Consensus Development Process

Voting on guideline recommendations was conducted using a modification of the nominal group technique in which each work group member independently and anonymously ranked a recommendation on a scale ranging from 1 ("extremely inappropriate") to 9 ("extremely appropriate"). Consensus was obtained when at least 80% of work group members ranked the recommendation as 7, 8 or 9. When the 80% threshold was not attained, up to three rounds of discussion and voting were held to resolve disagreements. If disagreements were not resolved after these rounds, no recommendation was adopted.

After the recommendations were established, work group members developed the guideline content, addressing the literature which supports the recommendations.

Cost Analysis

A formal cost analysis was not performed and published cost analyses were not reviewed.

Method of Guideline Validation

Internal Peer Review

Description of Method of Guideline Validation

Submission of the Draft Guidelines for Review/Comment

Guidelines were submitted to the full Evidence-Based Guideline Development Committee and the Research Council Director for review and comment. Revisions to recommendations were considered for incorporation only when substantiated by a preponderance of appropriate level evidence.

Submission for Board Approval

Once any evidence-based revisions were incorporated, the drafts were prepared for the North American Spine Society (NASS) Board review and approval. Edits and revisions to recommendations and any other content were considered for incorporation only when substantiated by a preponderance of appropriate level evidence.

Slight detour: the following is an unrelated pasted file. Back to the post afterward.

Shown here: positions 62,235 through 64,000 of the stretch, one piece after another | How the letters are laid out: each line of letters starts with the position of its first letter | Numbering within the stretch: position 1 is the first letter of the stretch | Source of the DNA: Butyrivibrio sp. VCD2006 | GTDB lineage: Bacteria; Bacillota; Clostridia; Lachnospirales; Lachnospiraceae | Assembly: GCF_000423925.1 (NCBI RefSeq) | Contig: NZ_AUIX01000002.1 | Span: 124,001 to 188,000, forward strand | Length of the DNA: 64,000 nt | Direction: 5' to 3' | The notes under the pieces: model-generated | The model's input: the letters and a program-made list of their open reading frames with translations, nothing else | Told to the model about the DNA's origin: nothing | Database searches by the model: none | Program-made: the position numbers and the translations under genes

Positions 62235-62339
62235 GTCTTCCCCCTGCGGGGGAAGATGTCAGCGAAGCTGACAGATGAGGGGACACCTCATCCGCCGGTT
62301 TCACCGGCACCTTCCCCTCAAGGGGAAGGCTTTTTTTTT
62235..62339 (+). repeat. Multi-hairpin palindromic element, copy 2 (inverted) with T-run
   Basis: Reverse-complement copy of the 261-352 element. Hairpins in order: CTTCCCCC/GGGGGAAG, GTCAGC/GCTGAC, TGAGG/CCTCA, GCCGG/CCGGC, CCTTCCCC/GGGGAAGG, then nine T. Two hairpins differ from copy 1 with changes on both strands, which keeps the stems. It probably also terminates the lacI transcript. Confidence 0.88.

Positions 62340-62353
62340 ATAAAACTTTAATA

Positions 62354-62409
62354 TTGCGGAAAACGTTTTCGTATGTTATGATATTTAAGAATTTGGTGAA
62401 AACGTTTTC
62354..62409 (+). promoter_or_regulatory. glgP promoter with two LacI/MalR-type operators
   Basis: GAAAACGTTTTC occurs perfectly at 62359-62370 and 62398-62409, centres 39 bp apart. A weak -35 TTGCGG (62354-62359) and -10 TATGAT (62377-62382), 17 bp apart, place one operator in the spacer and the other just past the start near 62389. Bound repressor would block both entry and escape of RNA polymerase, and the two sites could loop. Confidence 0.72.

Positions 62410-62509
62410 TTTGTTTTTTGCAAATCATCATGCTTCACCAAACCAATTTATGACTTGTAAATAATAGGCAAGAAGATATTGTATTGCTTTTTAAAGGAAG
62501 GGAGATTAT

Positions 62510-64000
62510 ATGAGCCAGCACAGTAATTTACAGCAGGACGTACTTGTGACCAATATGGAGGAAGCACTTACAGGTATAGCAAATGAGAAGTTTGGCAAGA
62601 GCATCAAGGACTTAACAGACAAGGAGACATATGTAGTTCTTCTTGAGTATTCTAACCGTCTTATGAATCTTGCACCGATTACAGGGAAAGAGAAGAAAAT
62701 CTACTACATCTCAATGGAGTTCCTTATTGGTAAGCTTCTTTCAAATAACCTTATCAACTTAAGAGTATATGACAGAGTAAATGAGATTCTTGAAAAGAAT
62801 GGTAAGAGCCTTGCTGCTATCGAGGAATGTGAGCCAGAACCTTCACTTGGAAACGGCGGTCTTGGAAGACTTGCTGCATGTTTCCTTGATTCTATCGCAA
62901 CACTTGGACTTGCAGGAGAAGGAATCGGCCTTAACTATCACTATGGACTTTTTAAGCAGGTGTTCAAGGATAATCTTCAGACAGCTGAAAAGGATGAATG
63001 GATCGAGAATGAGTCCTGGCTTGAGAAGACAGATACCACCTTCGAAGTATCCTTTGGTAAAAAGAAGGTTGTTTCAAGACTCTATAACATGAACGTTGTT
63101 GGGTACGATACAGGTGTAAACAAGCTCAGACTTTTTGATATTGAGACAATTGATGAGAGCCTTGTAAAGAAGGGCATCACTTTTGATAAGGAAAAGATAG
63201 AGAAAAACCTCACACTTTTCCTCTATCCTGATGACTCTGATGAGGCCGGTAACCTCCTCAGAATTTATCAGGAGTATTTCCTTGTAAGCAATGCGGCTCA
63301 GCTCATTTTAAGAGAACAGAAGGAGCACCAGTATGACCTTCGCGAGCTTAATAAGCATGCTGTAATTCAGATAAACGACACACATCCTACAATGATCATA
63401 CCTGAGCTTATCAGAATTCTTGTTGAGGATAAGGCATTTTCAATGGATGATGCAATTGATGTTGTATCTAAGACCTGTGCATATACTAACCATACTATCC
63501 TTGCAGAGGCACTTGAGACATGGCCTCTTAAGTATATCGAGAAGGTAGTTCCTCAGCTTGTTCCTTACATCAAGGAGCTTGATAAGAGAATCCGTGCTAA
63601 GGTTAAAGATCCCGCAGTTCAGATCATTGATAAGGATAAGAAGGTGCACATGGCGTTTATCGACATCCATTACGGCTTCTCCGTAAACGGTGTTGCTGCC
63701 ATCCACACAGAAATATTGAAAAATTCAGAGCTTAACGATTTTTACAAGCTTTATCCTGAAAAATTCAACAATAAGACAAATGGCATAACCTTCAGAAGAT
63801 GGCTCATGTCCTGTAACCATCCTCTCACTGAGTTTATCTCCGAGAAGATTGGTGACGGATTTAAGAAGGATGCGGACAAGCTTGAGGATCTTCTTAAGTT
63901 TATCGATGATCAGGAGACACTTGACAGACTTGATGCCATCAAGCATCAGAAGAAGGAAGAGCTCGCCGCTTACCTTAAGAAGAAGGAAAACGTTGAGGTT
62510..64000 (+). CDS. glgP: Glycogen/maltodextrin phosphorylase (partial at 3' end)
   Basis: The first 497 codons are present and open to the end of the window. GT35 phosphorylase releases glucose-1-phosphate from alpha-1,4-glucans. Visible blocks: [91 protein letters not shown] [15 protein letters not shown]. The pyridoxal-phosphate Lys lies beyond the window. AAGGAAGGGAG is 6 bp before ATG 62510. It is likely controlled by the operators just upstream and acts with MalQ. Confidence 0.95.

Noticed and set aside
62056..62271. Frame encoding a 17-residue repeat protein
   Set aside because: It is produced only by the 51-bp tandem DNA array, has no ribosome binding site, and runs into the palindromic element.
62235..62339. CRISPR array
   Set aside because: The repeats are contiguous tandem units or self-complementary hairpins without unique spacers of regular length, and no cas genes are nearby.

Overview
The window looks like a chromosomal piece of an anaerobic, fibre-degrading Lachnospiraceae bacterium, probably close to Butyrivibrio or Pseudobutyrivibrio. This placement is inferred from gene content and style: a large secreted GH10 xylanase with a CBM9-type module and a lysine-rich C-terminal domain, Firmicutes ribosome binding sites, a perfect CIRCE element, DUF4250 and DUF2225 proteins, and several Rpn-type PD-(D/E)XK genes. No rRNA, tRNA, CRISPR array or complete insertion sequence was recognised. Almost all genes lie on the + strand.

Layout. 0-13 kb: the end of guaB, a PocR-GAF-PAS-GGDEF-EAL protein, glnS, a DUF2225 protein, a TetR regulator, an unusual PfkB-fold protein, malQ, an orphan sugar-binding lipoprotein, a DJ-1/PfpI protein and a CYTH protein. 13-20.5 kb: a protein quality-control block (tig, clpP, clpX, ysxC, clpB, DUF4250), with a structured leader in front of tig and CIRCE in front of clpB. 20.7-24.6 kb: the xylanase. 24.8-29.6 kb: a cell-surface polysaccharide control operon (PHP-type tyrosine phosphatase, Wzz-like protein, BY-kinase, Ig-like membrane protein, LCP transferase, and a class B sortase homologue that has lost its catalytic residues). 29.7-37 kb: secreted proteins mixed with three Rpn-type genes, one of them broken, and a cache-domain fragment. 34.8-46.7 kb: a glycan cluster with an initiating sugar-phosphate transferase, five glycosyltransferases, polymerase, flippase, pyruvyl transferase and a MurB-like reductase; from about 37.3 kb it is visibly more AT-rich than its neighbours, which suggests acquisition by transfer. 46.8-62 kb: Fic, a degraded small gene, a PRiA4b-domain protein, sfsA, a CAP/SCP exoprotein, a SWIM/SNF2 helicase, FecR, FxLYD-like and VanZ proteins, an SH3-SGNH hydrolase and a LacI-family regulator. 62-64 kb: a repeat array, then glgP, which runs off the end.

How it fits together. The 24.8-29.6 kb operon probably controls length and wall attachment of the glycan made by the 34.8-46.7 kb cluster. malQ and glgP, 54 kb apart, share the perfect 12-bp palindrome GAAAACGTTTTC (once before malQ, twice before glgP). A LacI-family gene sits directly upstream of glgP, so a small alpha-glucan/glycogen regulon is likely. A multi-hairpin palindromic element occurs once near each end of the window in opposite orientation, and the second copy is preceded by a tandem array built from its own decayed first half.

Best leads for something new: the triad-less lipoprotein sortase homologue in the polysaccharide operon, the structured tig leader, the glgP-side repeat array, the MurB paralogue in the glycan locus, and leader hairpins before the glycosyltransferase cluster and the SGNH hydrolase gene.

Identifying Information and Availability

Bibliographic Source(s)

North American Spine Society (NASS). Antibiotic prophylaxis in spine surgery. Burr Ridge (IL): North American Spine Society (NASS); 2012. 72 p. [168 references]

Adaptation

Not applicable: The guideline was not adapted from another source.

Source(s) of Funding

North American Spine Society (NASS)

Guideline Committee

North American Spine Society (NASS) Evidence-Based Clinical Guidelines Committee

Composition of Group That Authored the Guideline

Committee Members: William O. Shaffer, MD (Chair); Jamie Baisden, MD; Robert Fernand, MD; Paul Matz, MD

Financial Disclosures/Conflicts of Interest

Disclosure of Potential Conflicts of Interest

All participants involved in guideline development have disclosed potential conflicts of interest to their colleagues and their potential conflicts have been documented in the original guideline document. Participants have been asked to update their disclosures regularly throughout the guideline development process.

Financial Statement